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Odysseus Reborn: Daníel Bjarnason Brings His Wartime Opera Home

Odysseus Reborn: Daníel Bjarnason Brings His Wartime Opera Home

Hannah Jane Cohen
Photos by
Rut Sigurðardóttir

Published June 1, 2018

Daníel Bjarnason has presence. He exudes the sort of poise you notice from across a room. When he talks, he’s prolifically calm, his voice tinged with the type of sincere honesty that makes every conversation seem intimate.

It’s interesting, then, how incongruous his music is with his personality. Stormy, dramatic, and emotionally demanding, Daníel’s compositions are the kind you have to sit down and breathe after. He’s one of Iceland’s rising musical stars, and for good reason. Once you hear his work, you’ll never forget him.    

The natural composer

Daníel started taking piano lessons aged six, but quit only years later in favour of sports. As a teenager, his interest in music reignited and he began composing. “The idea of composing just interested me,” Daníel says, sitting in a corner nook of Harpa’s backstage area. Behind him, the sun gleams on the harbour. “I found that it suited me, and I had some talent for it. Piano was much harder because I had stopped when I was young, so I wasn’t any kind of musical wunderkind there.”

He raises his eyebrows and laughs. It’s unexpectedly tonal, especially for someone who just described themselves as not innately musical. He takes a sip of coffee and then quickly cuts in. “I mean I can play piano,” he says, making eye contact as if just to confirm. “But composing played to my strengths. It just felt natural.”

In those formative years, he was quickly drawn to the darker side of the Romantic period. “Mussorgsky’s ‘Pictures At An Exhibition’ really fascinated me. I also remember listening to a lot of Shostakovish,” Daníel says. “I think that’s a really good age to get into Shostakovish, as a teenager.” For reference, the Russian composer is known for his dramatic, broody, and tonally subversive works. It’s more or less the classical music equivalent of getting heavily into Sartre.

“There’s a ritual to the process of going to a concert and sitting silently.”

In the intervening decades, the composer and conductor has gone global, working with symphonies all over the world. He’s made a name for himself with his characteristically tempestuous and emotive style, as well as his tendency to take on wildly disparate projects. In recent years, he’s done everything from releasing classical electronic albums to debuting works with the Los Angeles Philharmonic. If there’s one word you can use to describe Daníel, it’s unexpected. He’s a natural shapeshifter.

Last year, he presented his first operatic effort, ‘Brothers’, in Copenhagen. The show is based on Susanne Bier’s 2004 film of the same name. The opera received massive acclaim, and in honour of this years Reykjavík Arts Festival, the composer presents its heavily anticipated Icelandic debut.

The operatic umbilical cord

Opera is one of the few—perhaps the only—genre that’s difficult for those not acquainted with it to separate from its history. They see the word ‘opera’ and immediately conjure up images of women in horned hats, even though modern opera is as far away from that as modern plays are from Oscar Wilde. Video games aren’t constantly talked about in relation to Pong, nor paintings to Caravaggio. For modern operatic composers, this situation is, at best, nonsensical.

“In ‘Brothers’, the abstract horrors of war will be shown as they are.”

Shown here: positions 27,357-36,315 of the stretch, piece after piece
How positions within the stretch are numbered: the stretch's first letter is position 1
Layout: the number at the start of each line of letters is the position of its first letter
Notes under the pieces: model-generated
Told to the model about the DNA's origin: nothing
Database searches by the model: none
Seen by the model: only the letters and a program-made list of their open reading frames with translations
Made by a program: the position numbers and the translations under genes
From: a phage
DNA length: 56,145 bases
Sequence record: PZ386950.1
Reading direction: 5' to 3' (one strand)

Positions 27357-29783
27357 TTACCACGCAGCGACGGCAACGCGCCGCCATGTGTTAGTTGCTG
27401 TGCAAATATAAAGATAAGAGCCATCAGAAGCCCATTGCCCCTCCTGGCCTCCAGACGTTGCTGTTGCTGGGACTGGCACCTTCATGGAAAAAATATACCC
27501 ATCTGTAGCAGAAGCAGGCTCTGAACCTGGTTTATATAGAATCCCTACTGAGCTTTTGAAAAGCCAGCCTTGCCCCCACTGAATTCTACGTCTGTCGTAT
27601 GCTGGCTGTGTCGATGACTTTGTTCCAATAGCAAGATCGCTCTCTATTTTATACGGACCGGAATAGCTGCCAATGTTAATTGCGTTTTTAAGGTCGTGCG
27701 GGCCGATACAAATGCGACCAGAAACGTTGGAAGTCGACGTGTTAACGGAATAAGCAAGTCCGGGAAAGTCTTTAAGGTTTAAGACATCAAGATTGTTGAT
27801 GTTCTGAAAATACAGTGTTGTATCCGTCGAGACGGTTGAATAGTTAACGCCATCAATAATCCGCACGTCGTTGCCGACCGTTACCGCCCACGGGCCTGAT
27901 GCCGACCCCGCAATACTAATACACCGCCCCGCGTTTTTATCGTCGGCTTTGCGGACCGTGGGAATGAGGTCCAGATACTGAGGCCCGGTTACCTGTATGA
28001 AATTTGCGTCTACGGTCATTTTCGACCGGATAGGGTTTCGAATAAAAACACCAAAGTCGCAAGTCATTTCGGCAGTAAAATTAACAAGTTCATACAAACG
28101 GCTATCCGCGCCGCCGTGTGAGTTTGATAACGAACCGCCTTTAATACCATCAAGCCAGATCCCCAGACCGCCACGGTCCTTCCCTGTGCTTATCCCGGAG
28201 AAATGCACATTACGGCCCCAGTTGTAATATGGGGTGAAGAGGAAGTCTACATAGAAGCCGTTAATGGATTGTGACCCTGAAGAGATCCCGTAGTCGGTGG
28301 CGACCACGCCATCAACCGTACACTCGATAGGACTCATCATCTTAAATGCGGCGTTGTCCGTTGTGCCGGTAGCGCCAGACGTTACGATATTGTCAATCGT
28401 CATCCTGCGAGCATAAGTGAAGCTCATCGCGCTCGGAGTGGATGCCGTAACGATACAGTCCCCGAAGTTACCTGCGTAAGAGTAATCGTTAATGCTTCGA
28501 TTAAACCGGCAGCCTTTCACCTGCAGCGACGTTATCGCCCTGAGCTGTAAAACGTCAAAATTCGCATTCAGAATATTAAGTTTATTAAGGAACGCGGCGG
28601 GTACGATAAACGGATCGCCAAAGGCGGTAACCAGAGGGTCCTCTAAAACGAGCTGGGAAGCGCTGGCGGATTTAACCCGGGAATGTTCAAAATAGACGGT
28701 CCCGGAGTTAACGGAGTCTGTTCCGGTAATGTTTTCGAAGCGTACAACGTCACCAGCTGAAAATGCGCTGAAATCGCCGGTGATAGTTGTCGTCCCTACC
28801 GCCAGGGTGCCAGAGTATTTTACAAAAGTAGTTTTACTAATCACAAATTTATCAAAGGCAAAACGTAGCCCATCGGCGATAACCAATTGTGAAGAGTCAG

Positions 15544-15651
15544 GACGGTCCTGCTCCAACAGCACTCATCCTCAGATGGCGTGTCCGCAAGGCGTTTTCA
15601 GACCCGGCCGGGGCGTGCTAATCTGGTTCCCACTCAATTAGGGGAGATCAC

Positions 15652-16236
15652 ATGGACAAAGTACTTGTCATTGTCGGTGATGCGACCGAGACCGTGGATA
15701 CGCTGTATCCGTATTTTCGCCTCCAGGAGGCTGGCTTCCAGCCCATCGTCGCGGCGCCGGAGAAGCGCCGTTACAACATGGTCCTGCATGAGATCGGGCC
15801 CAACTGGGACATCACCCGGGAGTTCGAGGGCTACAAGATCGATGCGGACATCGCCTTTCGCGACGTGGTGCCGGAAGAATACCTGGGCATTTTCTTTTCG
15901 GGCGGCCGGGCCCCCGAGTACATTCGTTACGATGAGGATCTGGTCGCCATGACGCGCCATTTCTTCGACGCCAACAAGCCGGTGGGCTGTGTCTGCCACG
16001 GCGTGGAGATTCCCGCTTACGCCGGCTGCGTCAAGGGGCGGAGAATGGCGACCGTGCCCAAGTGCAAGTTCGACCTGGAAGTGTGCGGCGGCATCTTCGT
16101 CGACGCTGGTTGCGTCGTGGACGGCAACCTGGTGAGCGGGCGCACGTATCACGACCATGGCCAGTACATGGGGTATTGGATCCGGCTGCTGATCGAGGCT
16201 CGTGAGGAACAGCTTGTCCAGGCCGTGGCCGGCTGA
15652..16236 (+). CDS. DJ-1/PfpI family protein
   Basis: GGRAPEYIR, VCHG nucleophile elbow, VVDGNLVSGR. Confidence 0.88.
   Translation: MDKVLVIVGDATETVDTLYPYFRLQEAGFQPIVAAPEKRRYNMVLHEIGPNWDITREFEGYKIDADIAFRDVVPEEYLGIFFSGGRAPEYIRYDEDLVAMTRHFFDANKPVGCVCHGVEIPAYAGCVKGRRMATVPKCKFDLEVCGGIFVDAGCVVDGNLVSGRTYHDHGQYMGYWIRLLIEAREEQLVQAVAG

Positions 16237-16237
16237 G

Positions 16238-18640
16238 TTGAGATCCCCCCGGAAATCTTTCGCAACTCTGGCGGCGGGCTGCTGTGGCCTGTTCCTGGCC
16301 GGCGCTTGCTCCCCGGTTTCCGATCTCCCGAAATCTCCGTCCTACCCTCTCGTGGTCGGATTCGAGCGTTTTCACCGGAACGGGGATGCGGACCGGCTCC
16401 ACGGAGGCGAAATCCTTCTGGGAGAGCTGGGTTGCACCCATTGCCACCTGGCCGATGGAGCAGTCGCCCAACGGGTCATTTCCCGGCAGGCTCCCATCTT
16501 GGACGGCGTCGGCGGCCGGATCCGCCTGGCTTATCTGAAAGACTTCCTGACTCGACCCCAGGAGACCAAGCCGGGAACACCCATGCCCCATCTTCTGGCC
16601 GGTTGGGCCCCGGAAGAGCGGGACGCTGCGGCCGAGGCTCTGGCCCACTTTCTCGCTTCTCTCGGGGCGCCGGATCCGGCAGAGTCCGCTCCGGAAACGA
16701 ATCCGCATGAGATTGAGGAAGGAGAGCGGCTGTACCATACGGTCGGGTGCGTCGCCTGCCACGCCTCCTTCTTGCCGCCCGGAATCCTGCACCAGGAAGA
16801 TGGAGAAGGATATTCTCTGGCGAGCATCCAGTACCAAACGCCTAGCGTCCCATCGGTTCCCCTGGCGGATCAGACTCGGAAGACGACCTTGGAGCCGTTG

“If you’re writing a novel today, you’re not constantly thinking about ‘Anna Karenina’,” says Daníel. “If you’re writing something for an orchestra, you’re not worrying about Brahms fourth symphony. You don’t go there. In the same way, I don’t even think about my opera in the same world as ‘La Traviata’.”

However, he does acknowledge that it’s difficult for those unfamiliar with the art form to view it as a contemporary form, and even harder for old works to be experienced in new contexts. “Opera is different,” he says. “You can take Shakespeare and make it modern, but you take Verdi or Puccini and you always have that historical umbilical cord that it’s hard to get away from.”

Despite its difficulties, Daníel does harbour a deep and abiding love for that umbilical cord. “Of course, there can be some stuffiness and perhaps it can seem a little bit old-fashioned, but I kind of like that old-fashionedness,” he smiles. “I don’t think it’s all bad. There’s a ritual about the process of going to a concert and sitting silently. It’s one of the few places you can go and just listen. Most other concerts are loud and people are talking and drinking.” He pauses as if trying to find the right words. “The act of focused listening can be pretty amazing.”

A ghostly return

Modern opera is exactly that—modern. And just as other art forms rearrange to reflect our changing world, so has opera. From the savage and furious works of George Benjamin to Marc-Anthony Turnage’s recent production about the life of Anna-Nicole Smith, modern opera has stayed thematically relevant and relatable. And while opera has always been centred around human emotion, modern opera has turned that into an exploration of ambiguity and emotional complexity.

‘Brothers’ is born from this world, but also pushes the psychological limits of it further, bursting the dam on the difficult discussion surrounding trauma and PTSD. The story explores two brothers and their experiences during and after combat in Afghanistan. One brother, Michael, is a prisoner of war presumed dead by his family. In captivity, he’s tortured and forced to kill another captive. The other brother, Jannik, is a lost cause vagabond fresh out of prison who vows to take care of his brother’s wife and children in his stead. When Michael returns home alive, both have to reconcile with the choices they made during the soldier’s absence and the consequences of them.